The unease at impending reality is a feeling that’s alive and well in a few college seniors facing tradition this year. It’s a shock to realize there will be no more spring breaks and summer’s off, internships will end and things will move on. Preparation for adulthood is at an end. You will now join the working world, with all its privileges and pitfalls.

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June 1, 2016

Looking Back, Moving Forward, Learning To Live

Filed under: Daily Life,Thoughts,Writing — Susan Morgan @ 9:45 am

Two years ago today my own personal nightmare began with my Mother’s dearth. A terrible, torturous end to a decades long battle with ovarian cancer. No matter how old you are, what your relationship might have been, this loss leaves you feeling like an orphan, your life turned upside down, your emotions in an uproar. All of us only have one mother, once she’s gone there’s a hole in your life that cannot be filled by any other being.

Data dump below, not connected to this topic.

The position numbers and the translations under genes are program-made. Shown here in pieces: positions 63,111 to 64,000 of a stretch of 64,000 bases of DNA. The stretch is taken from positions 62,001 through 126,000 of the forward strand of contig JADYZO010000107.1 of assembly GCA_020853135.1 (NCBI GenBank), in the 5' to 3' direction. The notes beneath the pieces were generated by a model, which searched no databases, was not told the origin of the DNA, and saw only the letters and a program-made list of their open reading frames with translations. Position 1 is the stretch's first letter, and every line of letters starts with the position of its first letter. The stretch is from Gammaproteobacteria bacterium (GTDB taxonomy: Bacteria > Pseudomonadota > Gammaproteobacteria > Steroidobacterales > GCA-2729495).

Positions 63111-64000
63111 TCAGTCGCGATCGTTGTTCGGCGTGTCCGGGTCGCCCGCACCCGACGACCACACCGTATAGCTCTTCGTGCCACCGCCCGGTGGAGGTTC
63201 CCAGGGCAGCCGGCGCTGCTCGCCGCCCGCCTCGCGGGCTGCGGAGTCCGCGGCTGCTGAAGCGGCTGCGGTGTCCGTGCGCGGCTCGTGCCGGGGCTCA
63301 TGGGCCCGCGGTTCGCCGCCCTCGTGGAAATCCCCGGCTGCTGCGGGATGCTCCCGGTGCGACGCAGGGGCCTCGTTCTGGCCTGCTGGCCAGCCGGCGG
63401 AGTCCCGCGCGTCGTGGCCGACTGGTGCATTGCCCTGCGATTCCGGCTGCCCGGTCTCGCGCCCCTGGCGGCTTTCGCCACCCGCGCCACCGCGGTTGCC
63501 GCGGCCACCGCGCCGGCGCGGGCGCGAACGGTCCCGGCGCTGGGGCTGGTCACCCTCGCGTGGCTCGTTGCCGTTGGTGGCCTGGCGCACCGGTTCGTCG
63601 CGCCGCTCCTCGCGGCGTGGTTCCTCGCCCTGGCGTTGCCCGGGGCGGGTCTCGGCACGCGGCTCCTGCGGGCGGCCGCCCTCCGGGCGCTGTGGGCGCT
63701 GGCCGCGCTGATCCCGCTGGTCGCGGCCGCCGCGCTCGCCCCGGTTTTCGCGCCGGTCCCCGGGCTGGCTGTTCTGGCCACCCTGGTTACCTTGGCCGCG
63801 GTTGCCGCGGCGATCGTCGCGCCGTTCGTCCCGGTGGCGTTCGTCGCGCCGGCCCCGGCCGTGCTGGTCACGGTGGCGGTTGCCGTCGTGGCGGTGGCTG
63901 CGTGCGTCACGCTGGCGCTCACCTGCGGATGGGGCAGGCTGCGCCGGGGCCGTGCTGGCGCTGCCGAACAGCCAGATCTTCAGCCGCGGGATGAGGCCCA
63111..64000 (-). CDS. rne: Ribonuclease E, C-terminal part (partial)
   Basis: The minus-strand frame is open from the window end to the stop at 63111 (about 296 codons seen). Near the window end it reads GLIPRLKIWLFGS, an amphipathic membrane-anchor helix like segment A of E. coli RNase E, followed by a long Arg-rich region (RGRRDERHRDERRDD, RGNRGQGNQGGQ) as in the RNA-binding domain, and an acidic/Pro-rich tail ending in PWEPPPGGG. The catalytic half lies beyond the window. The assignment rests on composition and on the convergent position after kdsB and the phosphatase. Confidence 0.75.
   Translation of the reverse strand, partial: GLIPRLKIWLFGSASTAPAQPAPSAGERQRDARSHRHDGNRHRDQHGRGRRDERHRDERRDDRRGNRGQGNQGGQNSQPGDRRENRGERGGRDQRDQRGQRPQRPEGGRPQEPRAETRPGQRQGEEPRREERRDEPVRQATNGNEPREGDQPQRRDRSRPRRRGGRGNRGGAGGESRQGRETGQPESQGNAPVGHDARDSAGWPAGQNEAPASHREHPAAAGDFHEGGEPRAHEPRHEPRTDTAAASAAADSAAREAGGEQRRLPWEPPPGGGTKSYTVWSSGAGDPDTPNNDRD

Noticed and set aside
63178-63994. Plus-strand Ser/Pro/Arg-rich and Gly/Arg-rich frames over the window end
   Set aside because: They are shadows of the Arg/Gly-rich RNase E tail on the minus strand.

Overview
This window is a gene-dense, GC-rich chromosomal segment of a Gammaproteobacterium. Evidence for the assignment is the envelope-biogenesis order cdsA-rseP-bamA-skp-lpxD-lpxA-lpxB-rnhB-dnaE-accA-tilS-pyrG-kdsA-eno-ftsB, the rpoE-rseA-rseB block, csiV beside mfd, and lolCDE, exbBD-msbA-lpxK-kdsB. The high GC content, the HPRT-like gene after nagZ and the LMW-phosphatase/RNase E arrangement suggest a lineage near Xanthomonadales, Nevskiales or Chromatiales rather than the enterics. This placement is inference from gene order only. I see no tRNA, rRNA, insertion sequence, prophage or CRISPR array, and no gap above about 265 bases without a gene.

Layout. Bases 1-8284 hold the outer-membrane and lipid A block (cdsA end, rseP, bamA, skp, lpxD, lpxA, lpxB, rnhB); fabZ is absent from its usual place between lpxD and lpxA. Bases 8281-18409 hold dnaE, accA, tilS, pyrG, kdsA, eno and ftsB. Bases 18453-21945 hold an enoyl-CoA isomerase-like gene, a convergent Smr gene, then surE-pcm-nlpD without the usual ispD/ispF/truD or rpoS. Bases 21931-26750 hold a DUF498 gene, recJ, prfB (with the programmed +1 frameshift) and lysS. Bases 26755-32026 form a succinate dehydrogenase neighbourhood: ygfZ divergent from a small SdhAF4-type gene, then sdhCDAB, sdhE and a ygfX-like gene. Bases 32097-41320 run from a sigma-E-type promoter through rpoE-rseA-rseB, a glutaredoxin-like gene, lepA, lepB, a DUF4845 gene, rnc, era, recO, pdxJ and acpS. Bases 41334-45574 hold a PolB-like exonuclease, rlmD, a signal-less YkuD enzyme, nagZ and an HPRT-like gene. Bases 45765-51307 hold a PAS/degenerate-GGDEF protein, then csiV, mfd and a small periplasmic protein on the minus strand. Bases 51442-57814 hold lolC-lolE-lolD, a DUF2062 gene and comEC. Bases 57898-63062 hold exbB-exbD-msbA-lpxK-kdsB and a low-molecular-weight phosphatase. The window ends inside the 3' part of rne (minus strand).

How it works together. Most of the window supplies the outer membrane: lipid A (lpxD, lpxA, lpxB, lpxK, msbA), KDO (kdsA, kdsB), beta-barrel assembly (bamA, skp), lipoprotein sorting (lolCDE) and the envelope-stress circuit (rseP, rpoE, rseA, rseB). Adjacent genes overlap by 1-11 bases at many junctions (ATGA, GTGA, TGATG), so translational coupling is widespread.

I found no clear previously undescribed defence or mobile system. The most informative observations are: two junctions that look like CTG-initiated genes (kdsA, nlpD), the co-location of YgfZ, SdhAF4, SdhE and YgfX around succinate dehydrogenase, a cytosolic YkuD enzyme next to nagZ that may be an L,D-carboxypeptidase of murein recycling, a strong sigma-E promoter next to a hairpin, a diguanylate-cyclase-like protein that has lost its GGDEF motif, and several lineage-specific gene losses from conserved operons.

Of course I knew, on that day and all the ones to follow, the task left to me was impossible.

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With his partner in life gone, I watched my strong, silent father heartily mourn the woman he’d loved for most of his lifetime — 50+ years — the bright-eyed blonde girl in the yellow dress. Holidays were now a lingering torture of memories and unwelcome changes. The house they’d loved became a lonely place, devoid of her silly songs and happy little ways. She was the woman who changed the course of his life. He was the man who made hers.